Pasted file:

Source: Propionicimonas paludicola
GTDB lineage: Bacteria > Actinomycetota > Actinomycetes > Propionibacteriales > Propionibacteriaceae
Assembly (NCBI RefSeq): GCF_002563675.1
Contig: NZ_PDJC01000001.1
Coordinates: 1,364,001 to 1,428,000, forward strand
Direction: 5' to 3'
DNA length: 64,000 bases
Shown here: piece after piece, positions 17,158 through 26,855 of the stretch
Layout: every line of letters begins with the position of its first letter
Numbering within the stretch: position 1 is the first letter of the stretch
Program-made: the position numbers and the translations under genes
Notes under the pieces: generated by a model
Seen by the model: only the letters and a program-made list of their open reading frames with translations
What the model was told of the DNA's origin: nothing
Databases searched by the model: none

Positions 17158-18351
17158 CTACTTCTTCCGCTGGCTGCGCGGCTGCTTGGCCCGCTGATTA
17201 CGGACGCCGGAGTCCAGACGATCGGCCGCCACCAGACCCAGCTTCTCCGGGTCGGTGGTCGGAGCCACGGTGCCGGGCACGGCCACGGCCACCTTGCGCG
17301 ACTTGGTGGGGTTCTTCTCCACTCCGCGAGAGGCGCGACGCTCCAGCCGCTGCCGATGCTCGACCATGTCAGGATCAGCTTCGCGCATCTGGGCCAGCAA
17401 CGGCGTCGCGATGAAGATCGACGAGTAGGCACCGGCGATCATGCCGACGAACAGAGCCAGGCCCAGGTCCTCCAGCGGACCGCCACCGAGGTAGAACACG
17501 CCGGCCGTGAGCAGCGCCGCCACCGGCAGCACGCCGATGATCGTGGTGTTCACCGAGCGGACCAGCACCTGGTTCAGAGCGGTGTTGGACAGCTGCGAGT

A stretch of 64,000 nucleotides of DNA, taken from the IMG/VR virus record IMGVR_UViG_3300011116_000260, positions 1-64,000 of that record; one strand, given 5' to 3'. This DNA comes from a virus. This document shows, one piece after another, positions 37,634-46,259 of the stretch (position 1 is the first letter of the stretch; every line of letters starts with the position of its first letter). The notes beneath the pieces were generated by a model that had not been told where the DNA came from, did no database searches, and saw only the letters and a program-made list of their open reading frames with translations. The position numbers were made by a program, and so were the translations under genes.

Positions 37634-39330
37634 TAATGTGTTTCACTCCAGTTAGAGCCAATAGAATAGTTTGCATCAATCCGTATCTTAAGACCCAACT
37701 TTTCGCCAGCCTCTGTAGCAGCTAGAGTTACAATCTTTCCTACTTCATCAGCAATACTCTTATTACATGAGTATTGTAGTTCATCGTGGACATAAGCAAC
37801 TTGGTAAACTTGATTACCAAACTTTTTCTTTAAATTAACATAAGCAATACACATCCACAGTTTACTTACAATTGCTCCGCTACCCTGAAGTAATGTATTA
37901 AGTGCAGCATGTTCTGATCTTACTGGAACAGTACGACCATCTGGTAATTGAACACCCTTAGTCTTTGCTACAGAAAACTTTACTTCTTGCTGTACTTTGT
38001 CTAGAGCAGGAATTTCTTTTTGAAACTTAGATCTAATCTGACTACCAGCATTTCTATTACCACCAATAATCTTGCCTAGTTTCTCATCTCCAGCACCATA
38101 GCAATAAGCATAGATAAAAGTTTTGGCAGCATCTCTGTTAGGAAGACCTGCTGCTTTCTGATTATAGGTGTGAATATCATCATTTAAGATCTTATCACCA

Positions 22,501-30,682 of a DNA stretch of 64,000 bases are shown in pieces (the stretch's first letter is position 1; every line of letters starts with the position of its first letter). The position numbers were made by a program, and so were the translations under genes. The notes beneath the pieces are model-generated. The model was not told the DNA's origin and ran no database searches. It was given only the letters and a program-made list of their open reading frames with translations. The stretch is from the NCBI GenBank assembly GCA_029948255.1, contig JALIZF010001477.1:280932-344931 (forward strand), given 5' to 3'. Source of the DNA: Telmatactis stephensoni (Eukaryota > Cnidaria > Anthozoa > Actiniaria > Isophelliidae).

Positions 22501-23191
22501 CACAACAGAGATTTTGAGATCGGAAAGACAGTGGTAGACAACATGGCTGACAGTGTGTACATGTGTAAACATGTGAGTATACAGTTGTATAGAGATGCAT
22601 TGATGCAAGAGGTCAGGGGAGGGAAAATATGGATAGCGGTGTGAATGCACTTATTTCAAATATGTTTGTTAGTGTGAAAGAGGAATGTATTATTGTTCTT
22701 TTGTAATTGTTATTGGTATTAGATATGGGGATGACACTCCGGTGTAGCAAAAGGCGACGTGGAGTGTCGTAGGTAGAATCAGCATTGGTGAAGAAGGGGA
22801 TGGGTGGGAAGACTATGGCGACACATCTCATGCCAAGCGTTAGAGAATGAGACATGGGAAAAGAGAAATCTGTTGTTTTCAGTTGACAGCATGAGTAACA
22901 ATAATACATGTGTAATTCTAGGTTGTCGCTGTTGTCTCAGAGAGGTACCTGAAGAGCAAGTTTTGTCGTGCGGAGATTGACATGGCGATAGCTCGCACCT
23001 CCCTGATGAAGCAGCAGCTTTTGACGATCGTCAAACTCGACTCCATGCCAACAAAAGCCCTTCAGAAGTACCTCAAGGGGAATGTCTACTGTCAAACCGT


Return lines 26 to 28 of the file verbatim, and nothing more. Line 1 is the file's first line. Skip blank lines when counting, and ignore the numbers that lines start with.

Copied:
37801 TTGGTAAACTTGATTACCAAACTTTTTCTTTAAATTAACATAAGCAATACACATCCACAGTTTACTTACAATTGCTCCGCTACCCTGAAGTAATGTATTA
37901 AGTGCAGCATGTTCTGATCTTACTGGAACAGTACGACCATCTGGTAATTGAACACCCTTAGTCTTTGCTACAGAAAACTTTACTTCTTGCTGTACTTTGT
38001 CTAGAGCAGGAATTTCTTTTTGAAACTTAGATCTAATCTGACTACCAGCATTTCTATTACCACCAATAATCTTGCCTAGTTTCTCATCTCCAGCACCATA